Sea-Trout Fishing Method: Fishing a Pool at Night
Let us suppose that we are fishing a pool holding a fair head of sea-trout, some of them fresh-run, others not quite so fresh. The pool is a hundred yards long and lies over rock and gravel. On the near side it shallows gently to a few centimetres of water. On the far side a steep bank flanks water deepening from a few centimetres just above the neck to as much as 1.8 m (6 ft) in the middle. A moderate current flows down the pool against the opposite bank.
We start off by greasing our line to within a yard of the tip and mount a rather mangled Invicta on point. This fly has caught several fish and will catch more, given luck. Top-dropper is a big silver-ribbed Coch-y-bondhu. The leader is degreased with a pad soaked in detergent and water.
Sometimes fish feed towards the neck of this pool on sedges brought down from the river above. Sometimes they are found only in the wide, shallow tail. If it is an inactive evening the sea-trout may remain doggedly in the deepest water, brooding or perhaps dreaming on the bottom. Each of these situations calls for a slight change in tactics.
It is now a quarter to eleven, so we start at the neck in water no more than 15 cm (6 ins) deep. The point-fly is dropped at the edge of the down-flowing current. It is necessary to cast systematically so as to cover every metre or yard of likely water. Big sea-trout can be lazy takers and they like to have their supper served, so to speak, in bed.
Nothing results from twenty minutes of this work, so we wade out quietly and prowl along the meadow until we reach the pool-tail. A huge swirl in mid-stream indicates that a fish or two are moving. This water is no more than 60 cm (2 ft) deep, but luckily the night is dark, so our nylon leader must be quite invisible. We wade for 1.8 m (2 yds) with snail-like slowness and start to cast.
A fish takes the fly at first offer. The line held in our left hand trembles; we tighten instantly by the twin motions of pulling the line and lifting the rod point. The rod curves and there is the solid feel of good fish. The sea-trout chases for cover like an alarmed hare and it is a few minutes before we have him lying on his side in thin water, spent. After resting the pool-tail for a few minutes we try again but receive no further offers.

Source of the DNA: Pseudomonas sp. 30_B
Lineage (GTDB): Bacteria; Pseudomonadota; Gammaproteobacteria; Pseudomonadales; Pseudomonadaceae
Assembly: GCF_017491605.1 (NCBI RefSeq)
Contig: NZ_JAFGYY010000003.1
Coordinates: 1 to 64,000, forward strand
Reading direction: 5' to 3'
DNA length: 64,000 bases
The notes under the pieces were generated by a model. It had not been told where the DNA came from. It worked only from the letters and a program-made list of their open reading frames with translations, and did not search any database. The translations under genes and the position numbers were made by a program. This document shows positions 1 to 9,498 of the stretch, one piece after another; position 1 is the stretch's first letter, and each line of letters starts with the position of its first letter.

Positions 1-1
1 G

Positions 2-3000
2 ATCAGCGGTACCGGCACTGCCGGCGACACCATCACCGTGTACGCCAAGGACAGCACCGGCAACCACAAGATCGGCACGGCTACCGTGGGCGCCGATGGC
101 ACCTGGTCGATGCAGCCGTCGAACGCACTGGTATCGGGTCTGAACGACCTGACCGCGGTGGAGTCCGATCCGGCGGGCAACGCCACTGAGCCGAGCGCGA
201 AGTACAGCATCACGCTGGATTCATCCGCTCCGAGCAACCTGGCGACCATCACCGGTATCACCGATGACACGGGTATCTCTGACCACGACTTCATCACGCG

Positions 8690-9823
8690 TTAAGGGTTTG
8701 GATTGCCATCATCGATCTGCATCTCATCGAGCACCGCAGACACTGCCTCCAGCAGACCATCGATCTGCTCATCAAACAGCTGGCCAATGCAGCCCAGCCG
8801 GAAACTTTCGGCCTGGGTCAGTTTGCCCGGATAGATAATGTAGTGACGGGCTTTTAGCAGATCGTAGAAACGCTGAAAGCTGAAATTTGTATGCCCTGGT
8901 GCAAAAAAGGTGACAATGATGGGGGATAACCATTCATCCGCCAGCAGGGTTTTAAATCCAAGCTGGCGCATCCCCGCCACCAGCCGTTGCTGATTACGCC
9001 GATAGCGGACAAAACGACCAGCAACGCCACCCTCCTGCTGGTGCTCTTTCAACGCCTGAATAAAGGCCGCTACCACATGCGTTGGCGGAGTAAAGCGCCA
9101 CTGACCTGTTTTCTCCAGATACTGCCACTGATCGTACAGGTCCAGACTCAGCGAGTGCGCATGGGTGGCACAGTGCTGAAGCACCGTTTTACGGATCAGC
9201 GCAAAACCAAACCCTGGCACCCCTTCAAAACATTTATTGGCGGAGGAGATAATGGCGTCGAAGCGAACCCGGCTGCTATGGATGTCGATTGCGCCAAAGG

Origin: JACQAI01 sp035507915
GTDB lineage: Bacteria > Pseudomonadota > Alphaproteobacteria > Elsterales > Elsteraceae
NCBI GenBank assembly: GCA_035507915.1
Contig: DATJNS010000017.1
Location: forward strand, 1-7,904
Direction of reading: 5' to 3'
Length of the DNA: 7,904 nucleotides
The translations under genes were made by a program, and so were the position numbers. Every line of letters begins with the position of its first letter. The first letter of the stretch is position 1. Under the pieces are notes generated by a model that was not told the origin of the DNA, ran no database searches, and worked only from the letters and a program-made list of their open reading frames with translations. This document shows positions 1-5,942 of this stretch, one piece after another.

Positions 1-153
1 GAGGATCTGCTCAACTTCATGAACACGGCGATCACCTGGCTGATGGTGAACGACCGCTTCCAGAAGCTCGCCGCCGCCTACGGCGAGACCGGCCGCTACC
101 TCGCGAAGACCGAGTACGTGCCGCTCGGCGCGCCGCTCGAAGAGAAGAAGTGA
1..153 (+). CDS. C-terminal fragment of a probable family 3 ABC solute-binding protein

Since it is now 11.30 we decide to fish the deeps under the far bank. A certain amount of summer algae has got on to the line, tending to sink it, so this saves us the trouble of using the degreasing-pad. The Invicta is taken off the point and a size 8 Magpie Scad is substituted. The fat green wing and herl body give a big silhouette, which is what it needed for deep-water fishing.
We walk back to the neck of the pool, wade down 27 m (30 yds), then start to fish as slowly and deeply as possible. By mending line upstream twice every cast we are making the fly come round almost on the stones at the bottom. After a few minutes a curious nibbling sensation is transmitted down the rod. We strike by pulling line and by moving the rod a trifle. There is a sudden lurch as a fish turns away and kicks the leader with its tail. The rod doubles and we are fast into him.
For a few minutes this fish is the boss. We feed slack line through the rings until the fish is on the reel. The rod point dips until the reel trills in alarm and gives line to relieve the strain. The sea-trout churns in a half circle 45 m (50 yds) away and leaps thrice.
In this pool it is best to play a good fish from the bank, behind. Holding the rod high, all pressure removed, we use our free hand to scramble up the turf. The fish has now bolted to the tail and we hurry down, winding up as we go. We now get to work, pumping him in but letting him run when he must. Even so, it is nearly ten minutes before he lies beached and quiet.